This guest post is part of an OTinsight series #OTStoriesFromTheField.
Hi everyone, my name is Jordan Hatfield! I am currently enrolled in the Masters of Occupational Therapy program at Lenoir Rhyne in Hickory, North Carolina! I plan to work in pediatrics and hopefully specialize in working with children who have special needs. I am completing my final fieldwork rotation at a pediatric occupational therapy clinic next summer in Boise, Idaho—which I am hoping will then turn into my job! If any part of my story interests you, feel free to reach out at: Jordan.email@example.com !!! I would be more than happy to chat!
Why did you choose OT?/How did you discover OT?
My best friend’s little brother had a stroke in utero and has had to have PT, OT, and ST consistently throughout his childhood. Through their family is how I first heard of what OT was about 9 years ago.
I entered into college knowing that I wanted to work with children and more specifically, children with special needs, but I wasn’t quite sure what that would look like in regards to choosing a major in college! So I explored the field of special education and considered becoming a special education teacher for a season before realizing it just wasn’t the field for me.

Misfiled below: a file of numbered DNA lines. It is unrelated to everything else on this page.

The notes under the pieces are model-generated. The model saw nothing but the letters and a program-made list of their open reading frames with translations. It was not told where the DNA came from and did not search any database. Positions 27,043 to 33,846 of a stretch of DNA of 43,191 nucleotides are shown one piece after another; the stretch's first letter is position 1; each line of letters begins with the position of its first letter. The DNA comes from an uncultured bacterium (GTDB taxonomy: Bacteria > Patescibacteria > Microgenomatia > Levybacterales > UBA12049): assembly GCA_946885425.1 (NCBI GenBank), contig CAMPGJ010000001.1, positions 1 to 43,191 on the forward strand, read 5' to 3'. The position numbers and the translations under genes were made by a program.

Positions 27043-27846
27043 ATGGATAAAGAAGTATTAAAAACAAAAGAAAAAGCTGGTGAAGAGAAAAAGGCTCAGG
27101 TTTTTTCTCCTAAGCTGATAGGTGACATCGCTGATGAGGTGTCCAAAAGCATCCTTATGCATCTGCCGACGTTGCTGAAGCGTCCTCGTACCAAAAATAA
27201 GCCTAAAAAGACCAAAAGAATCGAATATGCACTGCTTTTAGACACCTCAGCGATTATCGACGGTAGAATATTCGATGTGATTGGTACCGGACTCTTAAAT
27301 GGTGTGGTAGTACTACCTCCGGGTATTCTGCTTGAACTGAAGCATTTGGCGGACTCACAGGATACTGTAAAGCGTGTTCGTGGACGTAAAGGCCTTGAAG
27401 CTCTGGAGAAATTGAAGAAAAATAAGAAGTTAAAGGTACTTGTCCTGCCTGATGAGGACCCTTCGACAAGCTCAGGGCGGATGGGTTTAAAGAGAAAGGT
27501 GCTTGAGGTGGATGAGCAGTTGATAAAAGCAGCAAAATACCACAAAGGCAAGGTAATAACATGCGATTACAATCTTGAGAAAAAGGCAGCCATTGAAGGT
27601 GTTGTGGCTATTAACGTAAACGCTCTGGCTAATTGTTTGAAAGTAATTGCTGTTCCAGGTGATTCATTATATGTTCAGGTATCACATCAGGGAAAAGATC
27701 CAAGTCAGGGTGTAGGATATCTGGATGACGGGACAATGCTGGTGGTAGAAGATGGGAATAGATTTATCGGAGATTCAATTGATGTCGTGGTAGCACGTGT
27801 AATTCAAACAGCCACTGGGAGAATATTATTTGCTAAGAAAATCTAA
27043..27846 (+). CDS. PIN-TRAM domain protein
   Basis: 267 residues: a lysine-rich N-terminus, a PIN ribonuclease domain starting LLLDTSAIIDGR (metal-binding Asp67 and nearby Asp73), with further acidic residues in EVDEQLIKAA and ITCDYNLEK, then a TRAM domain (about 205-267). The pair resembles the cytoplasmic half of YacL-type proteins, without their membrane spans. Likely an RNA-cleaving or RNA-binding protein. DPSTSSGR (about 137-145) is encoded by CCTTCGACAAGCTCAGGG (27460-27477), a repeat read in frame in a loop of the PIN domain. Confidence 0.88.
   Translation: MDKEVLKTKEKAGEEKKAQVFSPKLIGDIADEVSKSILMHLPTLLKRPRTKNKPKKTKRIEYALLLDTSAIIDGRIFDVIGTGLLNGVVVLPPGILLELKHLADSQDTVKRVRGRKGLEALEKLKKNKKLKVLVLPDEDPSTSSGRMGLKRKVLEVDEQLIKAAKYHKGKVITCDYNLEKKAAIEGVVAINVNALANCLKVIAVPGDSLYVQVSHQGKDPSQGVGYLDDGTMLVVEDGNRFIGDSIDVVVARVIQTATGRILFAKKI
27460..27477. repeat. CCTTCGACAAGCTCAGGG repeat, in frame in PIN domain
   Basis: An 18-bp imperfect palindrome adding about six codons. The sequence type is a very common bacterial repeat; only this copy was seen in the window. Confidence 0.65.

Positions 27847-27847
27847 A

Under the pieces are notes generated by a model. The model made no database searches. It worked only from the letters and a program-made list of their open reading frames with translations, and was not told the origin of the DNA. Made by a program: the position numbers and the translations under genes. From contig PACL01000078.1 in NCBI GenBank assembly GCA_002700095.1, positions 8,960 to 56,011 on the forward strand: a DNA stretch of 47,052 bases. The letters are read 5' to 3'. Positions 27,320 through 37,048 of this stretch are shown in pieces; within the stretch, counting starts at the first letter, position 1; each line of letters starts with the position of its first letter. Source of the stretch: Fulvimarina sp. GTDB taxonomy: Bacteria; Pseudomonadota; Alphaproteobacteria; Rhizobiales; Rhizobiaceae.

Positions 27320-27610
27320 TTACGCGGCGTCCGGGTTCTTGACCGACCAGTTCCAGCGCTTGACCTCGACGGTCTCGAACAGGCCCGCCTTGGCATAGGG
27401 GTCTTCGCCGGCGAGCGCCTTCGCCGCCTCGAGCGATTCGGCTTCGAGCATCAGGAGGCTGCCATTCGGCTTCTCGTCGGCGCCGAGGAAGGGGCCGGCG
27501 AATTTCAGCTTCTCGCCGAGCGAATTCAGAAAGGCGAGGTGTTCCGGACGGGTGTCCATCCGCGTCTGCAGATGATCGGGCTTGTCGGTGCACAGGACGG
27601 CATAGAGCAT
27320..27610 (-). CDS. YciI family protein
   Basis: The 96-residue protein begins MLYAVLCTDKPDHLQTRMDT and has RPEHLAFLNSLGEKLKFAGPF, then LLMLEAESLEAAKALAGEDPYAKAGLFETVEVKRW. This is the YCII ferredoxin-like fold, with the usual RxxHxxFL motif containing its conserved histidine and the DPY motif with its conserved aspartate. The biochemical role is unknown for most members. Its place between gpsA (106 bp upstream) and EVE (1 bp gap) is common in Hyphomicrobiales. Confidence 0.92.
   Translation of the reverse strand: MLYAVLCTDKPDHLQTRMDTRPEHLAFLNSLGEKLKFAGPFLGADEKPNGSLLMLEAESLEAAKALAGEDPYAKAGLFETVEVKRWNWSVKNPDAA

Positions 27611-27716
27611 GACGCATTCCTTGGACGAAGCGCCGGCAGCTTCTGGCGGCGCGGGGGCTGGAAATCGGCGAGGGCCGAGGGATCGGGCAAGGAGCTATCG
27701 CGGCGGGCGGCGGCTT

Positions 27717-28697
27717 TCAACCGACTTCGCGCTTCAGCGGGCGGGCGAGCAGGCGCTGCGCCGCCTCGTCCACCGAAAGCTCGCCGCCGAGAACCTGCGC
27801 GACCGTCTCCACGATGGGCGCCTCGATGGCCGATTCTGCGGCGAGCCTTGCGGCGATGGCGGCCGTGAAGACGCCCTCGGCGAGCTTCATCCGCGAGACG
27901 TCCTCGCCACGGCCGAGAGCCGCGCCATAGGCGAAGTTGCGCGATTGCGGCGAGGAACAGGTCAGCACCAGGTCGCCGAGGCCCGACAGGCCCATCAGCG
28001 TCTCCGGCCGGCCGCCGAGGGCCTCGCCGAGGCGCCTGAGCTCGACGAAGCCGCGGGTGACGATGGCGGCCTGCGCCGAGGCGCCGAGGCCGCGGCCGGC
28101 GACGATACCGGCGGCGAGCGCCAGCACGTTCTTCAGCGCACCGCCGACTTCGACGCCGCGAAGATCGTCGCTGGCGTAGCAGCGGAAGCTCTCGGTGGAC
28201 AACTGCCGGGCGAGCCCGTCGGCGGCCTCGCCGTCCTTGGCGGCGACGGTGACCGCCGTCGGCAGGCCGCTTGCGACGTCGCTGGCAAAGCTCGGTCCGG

In having a conversation with my best friend, she suggested that with my interests and personality, I should look into OT and see if I liked what I found. After doing a little research, I began to fall in love with this career. I aligned perfectly with what an OT does and how an OT thinks. This is how my love for OT began!
What do you think is the most important aspect of OT/What are you most passionate about within the field of OT?
This is one of my favorite questions! There is no doubt in my mind that building a relationship with your patient is of utmost importance. We as occupational therapists are to see our patients as a valuable human being who has a family and a story just like anyone else.
I believe in treating my patients holistically—meaning, I don’t just get the referral to treat a patient for their knee replacement and figure out the best way to treat the patient. This means I receive the referral for a patient who just had a knee replacement and I figure out how this knee replacement has impacted their day-to-day life. Then I work with them to improve in the areas they see as most valuable.
I am extremely passionate about something called “therapeutic use of self”. This is something I plan to implement into my practice when I become a working clinician. When using therapeutic use of self, you value the rapport you build with a patient and understand how valuable the therapist-client relationship truly is.